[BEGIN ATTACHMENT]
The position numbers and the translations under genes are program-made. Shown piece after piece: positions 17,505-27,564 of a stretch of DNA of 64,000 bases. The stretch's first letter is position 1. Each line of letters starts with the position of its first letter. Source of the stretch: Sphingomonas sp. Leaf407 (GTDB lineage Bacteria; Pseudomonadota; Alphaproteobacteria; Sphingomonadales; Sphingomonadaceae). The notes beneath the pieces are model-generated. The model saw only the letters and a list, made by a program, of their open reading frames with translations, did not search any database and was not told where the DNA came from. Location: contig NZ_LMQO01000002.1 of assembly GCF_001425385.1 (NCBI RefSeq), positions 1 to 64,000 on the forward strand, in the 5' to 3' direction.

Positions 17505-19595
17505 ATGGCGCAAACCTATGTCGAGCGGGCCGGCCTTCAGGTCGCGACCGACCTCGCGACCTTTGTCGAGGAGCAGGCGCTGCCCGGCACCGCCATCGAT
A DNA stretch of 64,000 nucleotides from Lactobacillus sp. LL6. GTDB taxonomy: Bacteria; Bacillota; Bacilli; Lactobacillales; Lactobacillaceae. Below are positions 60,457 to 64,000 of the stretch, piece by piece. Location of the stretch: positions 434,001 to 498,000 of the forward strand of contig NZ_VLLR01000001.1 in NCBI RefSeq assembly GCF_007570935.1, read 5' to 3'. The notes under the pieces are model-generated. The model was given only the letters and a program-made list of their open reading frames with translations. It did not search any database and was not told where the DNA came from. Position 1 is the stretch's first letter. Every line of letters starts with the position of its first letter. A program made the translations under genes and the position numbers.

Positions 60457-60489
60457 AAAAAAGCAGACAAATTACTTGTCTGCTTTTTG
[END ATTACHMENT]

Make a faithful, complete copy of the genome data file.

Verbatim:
The position numbers and the translations under genes are program-made. Shown piece after piece: positions 17,505-27,564 of a stretch of DNA of 64,000 bases. The stretch's first letter is position 1. Each line of letters starts with the position of its first letter. Source of the stretch: Sphingomonas sp. Leaf407 (GTDB lineage Bacteria; Pseudomonadota; Alphaproteobacteria; Sphingomonadales; Sphingomonadaceae). The notes beneath the pieces are model-generated. The model saw only the letters and a list, made by a program, of their open reading frames with translations, did not search any database and was not told where the DNA came from. Location: contig NZ_LMQO01000002.1 of assembly GCF_001425385.1 (NCBI RefSeq), positions 1 to 64,000 on the forward strand, in the 5' to 3' direction.

Positions 17505-19595
17505 ATGGCGCAAACCTATGTCGAGCGGGCCGGCCTTCAGGTCGCGACCGACCTCGCGACCTTTGTCGAGGAGCAGGCGCTGCCCGGCACCGCCATCGAT
A DNA stretch of 64,000 nucleotides from Lactobacillus sp. LL6. GTDB taxonomy: Bacteria; Bacillota; Bacilli; Lactobacillales; Lactobacillaceae. Below are positions 60,457 to 64,000 of the stretch, piece by piece. Location of the stretch: positions 434,001 to 498,000 of the forward strand of contig NZ_VLLR01000001.1 in NCBI RefSeq assembly GCF_007570935.1, read 5' to 3'. The notes under the pieces are model-generated. The model was given only the letters and a program-made list of their open reading frames with translations. It did not search any database and was not told where the DNA came from. Position 1 is the stretch's first letter. Every line of letters starts with the position of its first letter. A program made the translations under genes and the position numbers.

Positions 60457-60489
60457 AAAAAAGCAGACAAATTACTTGTCTGCTTTTTG